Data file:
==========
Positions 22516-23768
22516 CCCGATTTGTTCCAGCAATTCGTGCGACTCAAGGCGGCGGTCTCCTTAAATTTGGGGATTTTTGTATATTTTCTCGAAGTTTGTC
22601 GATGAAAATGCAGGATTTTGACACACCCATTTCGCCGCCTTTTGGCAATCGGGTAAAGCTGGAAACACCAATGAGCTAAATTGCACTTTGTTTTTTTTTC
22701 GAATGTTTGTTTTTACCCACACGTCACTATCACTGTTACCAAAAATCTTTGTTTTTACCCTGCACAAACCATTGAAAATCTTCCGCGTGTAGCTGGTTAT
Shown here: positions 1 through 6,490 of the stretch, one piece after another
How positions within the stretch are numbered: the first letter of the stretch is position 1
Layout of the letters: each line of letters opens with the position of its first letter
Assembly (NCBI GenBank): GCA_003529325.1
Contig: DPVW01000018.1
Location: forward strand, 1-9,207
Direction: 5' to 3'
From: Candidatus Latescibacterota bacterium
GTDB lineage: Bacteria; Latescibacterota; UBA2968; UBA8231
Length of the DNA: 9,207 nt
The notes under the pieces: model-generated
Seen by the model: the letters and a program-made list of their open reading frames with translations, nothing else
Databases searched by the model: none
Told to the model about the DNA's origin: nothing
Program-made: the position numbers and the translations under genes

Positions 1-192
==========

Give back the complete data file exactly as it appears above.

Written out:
Positions 22516-23768
22516 CCCGATTTGTTCCAGCAATTCGTGCGACTCAAGGCGGCGGTCTCCTTAAATTTGGGGATTTTTGTATATTTTCTCGAAGTTTGTC
22601 GATGAAAATGCAGGATTTTGACACACCCATTTCGCCGCCTTTTGGCAATCGGGTAAAGCTGGAAACACCAATGAGCTAAATTGCACTTTGTTTTTTTTTC
22701 GAATGTTTGTTTTTACCCACACGTCACTATCACTGTTACCAAAAATCTTTGTTTTTACCCTGCACAAACCATTGAAAATCTTCCGCGTGTAGCTGGTTAT
Shown here: positions 1 through 6,490 of the stretch, one piece after another
How positions within the stretch are numbered: the first letter of the stretch is position 1
Layout of the letters: each line of letters opens with the position of its first letter
Assembly (NCBI GenBank): GCA_003529325.1
Contig: DPVW01000018.1
Location: forward strand, 1-9,207
Direction: 5' to 3'
From: Candidatus Latescibacterota bacterium
GTDB lineage: Bacteria; Latescibacterota; UBA2968; UBA8231
Length of the DNA: 9,207 nt
The notes under the pieces: model-generated
Seen by the model: the letters and a program-made list of their open reading frames with translations, nothing else
Databases searched by the model: none
Told to the model about the DNA's origin: nothing
Program-made: the position numbers and the translations under genes

Positions 1-192